The problem with Aoun is that he doesn't only want to be president, he wants to be a terminator. There is currently no guarantee that once he's in power, he won't become another Emile Lahoud. After all, a person is what he does, and Aoun's actions so far have shown his opportunism, a trait he shares with others in the Lebanese political sphere, and his unfortunate willingness to prostitute an entire community in order to reach his goals.
At a time of national crisis and foreign terror, Aoun put his interests above the interests of the country. Aoun's supporters might object to the above. He is, after all, the one who remotely guided them into seemingly courageous confrontations with the oppressive pro-Syrian authorities, at a time other leaders chose the comfort of pragmatic coexistence. But what good is your past glory if your present actions have the effects of Syrian-sponsored political destabilization?
Nobody asked Aoun to merge with the arguably corrupt post-Taef political class. Nobody expected him to enter into marriage with Jumblatt and Hariri on the lofty grounds of opposition to Syria. That would have been wrong. In fact, much of what Aoun says regarding the laxity and incompetence of the March 14 forces is true. But Aoun's great failing lies in shamelessly holding the country and the Christian community hostage to his presidential aspirations, and by unfortunate consequence, to those of Syria and its allies.
Aoun sees himself as the undisputed leader of Lebanese Christians. He claims that he represents around 80 per cent of Christians in Lebanon, and he unjustly defines any opposition to him as an attempt to ignore and marginalize Christians. But if Aoun wants others to acknowledge his representational power, he doesn't care to hide his derision of what he calls the "temporary majority", whose representational power he belittles every occasion he gets.
Aoun accuses March 14 of not abiding by the rules of democracy. He may be right. But it is not certain that Aoun is fit to play by those rules either. He plainly refuses to recognize the authority of election winners—the same faulty election that gave him his current mandate. Whoever disagrees with Aoun is struck with his flames of fury and labeled "imaginary" or worse, "temporary". Opposition to his way (as opposed to the March 14 way), he tells us, will bring death and mayhem. A protest to remove Lahoud, he has said, may result in the burning of downtown Beirut. Any street protest to remove Lahoud, which he incredibly labels as "undemocratic", will be countered with protest to the government palace, he threatened. Such irresponsible and sulfurous statements made in the insincere defense of Lahoud's sham presidency have raised eyebrows everywhere from Ashrafieh to Washington.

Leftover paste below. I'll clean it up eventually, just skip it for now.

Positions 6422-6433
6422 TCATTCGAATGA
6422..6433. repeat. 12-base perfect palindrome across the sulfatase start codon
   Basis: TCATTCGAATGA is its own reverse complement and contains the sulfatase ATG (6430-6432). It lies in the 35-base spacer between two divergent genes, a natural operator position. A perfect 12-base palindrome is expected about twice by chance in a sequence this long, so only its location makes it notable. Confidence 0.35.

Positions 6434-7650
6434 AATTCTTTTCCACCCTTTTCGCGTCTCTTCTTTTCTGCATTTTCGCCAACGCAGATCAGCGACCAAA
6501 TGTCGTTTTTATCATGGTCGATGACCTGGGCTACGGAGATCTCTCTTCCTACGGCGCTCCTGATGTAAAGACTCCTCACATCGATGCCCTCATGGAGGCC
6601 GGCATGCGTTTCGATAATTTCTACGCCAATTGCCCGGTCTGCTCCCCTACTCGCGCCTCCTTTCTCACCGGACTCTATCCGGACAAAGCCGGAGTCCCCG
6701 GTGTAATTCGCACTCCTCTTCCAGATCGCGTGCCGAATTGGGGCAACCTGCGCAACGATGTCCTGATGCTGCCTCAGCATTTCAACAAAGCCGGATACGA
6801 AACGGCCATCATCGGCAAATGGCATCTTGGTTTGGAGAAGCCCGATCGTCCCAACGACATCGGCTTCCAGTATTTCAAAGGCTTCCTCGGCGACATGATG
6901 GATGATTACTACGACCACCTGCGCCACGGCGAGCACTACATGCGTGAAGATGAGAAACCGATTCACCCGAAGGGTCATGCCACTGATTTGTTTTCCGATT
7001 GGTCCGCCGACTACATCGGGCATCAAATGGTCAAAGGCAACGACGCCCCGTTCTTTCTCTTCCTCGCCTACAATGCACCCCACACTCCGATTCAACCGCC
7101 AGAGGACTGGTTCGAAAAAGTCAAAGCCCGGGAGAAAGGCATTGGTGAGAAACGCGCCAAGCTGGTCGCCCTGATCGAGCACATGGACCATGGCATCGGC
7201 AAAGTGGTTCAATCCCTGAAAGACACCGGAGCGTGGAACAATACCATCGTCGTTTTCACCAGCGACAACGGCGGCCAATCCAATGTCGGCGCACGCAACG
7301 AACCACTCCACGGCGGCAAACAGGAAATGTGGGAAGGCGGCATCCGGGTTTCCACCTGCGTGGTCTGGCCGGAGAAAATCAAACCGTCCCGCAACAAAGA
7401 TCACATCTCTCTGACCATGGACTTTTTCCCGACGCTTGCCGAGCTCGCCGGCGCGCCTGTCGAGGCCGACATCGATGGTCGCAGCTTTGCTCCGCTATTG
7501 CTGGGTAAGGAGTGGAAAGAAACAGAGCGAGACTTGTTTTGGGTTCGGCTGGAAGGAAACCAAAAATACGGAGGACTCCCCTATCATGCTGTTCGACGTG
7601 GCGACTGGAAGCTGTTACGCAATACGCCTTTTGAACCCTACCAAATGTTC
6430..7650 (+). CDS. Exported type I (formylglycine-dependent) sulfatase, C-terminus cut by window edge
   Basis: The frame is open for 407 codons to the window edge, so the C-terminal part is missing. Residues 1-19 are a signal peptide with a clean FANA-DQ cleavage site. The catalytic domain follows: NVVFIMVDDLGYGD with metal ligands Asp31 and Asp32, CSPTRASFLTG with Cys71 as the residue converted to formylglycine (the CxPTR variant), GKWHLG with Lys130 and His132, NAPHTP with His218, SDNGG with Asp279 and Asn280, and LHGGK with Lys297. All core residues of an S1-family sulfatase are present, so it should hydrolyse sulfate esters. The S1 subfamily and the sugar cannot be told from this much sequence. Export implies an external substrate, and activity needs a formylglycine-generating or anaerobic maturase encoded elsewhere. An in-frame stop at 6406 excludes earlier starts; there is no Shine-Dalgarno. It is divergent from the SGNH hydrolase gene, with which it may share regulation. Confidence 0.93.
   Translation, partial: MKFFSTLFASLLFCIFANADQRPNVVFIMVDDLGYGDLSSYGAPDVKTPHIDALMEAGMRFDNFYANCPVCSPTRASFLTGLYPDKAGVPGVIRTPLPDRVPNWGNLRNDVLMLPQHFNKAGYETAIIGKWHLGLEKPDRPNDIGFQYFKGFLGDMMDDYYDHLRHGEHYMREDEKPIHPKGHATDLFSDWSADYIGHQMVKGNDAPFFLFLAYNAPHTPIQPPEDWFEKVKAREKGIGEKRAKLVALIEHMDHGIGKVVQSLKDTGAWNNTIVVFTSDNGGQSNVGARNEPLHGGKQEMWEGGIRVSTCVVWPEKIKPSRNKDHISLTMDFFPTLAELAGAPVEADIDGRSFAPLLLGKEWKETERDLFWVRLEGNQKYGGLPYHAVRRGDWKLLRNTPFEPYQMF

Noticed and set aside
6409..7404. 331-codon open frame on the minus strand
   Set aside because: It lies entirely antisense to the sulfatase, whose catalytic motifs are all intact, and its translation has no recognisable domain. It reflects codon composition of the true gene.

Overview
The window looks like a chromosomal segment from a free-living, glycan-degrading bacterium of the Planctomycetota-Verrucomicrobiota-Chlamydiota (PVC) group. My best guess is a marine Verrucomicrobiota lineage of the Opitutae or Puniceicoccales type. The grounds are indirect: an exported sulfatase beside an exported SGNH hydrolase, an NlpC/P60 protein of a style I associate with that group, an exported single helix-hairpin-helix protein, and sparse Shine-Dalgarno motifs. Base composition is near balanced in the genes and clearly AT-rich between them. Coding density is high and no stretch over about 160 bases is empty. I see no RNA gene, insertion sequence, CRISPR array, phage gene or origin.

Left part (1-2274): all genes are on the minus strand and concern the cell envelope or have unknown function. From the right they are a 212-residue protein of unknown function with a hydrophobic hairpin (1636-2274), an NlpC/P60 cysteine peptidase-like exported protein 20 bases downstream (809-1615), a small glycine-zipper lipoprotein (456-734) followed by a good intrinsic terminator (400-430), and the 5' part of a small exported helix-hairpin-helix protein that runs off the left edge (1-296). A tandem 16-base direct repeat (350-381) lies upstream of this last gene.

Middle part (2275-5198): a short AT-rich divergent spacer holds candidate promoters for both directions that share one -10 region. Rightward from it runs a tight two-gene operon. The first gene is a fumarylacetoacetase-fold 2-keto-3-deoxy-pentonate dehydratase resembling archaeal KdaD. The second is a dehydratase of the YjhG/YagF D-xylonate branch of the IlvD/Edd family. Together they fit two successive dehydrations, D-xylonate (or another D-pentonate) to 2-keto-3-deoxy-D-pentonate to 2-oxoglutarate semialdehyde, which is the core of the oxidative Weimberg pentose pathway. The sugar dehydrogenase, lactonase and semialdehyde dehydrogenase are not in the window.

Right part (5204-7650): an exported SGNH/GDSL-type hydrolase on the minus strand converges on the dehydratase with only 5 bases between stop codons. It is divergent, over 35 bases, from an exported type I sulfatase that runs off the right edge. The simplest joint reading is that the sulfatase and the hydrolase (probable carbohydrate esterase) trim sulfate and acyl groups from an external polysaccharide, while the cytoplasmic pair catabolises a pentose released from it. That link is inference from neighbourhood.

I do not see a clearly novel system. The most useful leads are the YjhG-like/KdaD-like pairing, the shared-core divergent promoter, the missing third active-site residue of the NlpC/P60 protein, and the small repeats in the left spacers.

March 14 is justified in not trusting his intentions, especially in light of his opportunistic alliance with Hizbullah and casual talk about the burning of the heart of Lebanon's capital, which has become a symbol of coexistence. He recently said he intends to be president for a short period of time, before dissolving the parliament and calling for a fresh election, even if it's done according to the 2000 law which he bemoaned in the past. Keen political observers would tell you that this blind and random war against his opponents could backfire not just on himself, but the entire country.
The General may have positioned himself as the only viable candidate, but he has not successfully sold himself as an attractive candidate to those who want to see a real end to Syrian hegemony in the country, and the birth of an independent and modern state. This is not a problem of perception. It is Aoun's failure to come across as an honest and sane politician.
Aoun's dishonesty aside, the fact that he remains the only candidate is symptomatic of the colossal failure of the March 14 grouping, which has not succeeded in doing anything beyond drawing up compromises and lately, uninspired deal making and open-ended confrontations. They have recently acquired good trash talking skills to complement their excessive and backward-looking posthumous glorification. This almost denies them the right to reject Aoun, when they haven’t bothered to put forward an alternative candidate, preferring to lobby instead for constitutional vacuum. It will be a great day of shame for them when they, after all that has been said and done, vote this man into office.